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Not a chain that is easily broken

Patricia Espinosa, head of the UN climate change secretariat, says there is a great commitment to climate protection worldwide. Nevertheless, there is also resistance.

Die Chefin des UN-Klimasekretariats Patricia Espinosa
Patricia Espinosa, head of the UNFCCC Secretariat © dpa

The Paris Agreement is still considered the major breakthrough in international climate negotiations. What outcome do you hope to see at the COP 23 in Bonn?
COP 23 needs to significantly advance on the establishment of the “implementation guidelines” that can ensure the Paris Agreement is fully operational. Countries also need to map out how, in 2018, they will take stock of where they are and where they need to go to collectively get on track to meet the Agreement’s aim of keeping a global temperature rise well below two degrees Celsius this century. The recent extreme weather events that have devastated lives and livelihoods in the Eastern Caribbean and elsewhere have also underlined the urgency of assisting vulnerable populations to cope with these extremes.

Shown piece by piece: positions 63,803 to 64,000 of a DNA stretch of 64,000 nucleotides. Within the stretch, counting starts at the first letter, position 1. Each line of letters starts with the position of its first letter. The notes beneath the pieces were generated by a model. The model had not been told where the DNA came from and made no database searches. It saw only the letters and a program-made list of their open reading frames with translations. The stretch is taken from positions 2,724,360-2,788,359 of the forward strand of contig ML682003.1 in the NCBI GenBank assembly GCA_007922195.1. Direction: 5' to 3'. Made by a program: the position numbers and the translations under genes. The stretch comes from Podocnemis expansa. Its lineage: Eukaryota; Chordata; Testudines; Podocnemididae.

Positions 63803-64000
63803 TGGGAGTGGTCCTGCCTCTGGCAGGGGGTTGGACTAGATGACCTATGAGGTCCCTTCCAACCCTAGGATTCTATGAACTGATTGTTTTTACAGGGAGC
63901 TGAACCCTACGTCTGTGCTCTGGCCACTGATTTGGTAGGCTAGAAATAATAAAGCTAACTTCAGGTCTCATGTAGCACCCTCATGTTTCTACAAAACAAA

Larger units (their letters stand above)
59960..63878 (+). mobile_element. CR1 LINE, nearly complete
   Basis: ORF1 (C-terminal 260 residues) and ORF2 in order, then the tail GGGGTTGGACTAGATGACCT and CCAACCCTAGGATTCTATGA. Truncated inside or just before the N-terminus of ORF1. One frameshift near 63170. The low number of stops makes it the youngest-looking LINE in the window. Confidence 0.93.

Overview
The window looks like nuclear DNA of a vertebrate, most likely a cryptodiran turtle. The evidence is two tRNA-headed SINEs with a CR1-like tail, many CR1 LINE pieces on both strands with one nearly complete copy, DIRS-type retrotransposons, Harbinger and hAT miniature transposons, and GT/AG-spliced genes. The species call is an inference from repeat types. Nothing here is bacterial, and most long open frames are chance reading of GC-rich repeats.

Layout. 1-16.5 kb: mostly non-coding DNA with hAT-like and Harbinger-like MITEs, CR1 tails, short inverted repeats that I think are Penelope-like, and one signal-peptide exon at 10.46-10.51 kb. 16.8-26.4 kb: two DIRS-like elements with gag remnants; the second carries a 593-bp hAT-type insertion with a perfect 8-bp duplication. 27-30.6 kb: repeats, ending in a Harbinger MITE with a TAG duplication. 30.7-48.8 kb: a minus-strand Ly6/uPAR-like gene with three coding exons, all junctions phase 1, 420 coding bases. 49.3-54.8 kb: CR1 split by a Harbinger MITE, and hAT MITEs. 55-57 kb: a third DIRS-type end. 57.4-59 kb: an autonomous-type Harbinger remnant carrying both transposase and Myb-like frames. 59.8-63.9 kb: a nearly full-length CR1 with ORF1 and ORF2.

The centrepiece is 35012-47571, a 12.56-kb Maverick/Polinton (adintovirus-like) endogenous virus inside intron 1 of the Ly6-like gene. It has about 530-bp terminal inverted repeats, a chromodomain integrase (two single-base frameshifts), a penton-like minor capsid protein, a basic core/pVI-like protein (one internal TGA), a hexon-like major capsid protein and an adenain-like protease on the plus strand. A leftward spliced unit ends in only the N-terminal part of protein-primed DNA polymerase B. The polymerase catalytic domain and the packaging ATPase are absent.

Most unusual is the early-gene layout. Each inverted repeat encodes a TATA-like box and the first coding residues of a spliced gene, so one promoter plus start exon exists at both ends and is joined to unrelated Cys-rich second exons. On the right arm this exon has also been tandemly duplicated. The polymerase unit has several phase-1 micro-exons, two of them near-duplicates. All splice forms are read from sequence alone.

There has been some irritation recently with regard to the position of the United States. Are you optimistic about keeping them as a partner?
The announcement by the President of the United States in May 2017, saying that his administration would withdraw from the Paris Agreement, was disappointing – but we continue to work with the US to advance climate action. And certainly, enthusiasm and solidarity among so many nations remains high with country after country ratifying the Agreement and many advancing on their national climate action plans across areas such as renewable energy, smart agriculture and sustainable transport. So, the Agreement is not a chain, easily broken, but a web of ever deepening and widening strength.

What role will Germany play in the COP?
As the host of COP23, the UN climate change secretariat salutes Germany for its extraordinary logistical and financial support that has made the conference possible. The conference will be presided over by the Prime Minister of Fiji, so Germany has no special, formal role per se. But Germany will be showcasing its remarkable efforts at home and abroad to fast track climate action while perhaps bringing new initiatives forward such as in the area of better insurance for vulnerable nations.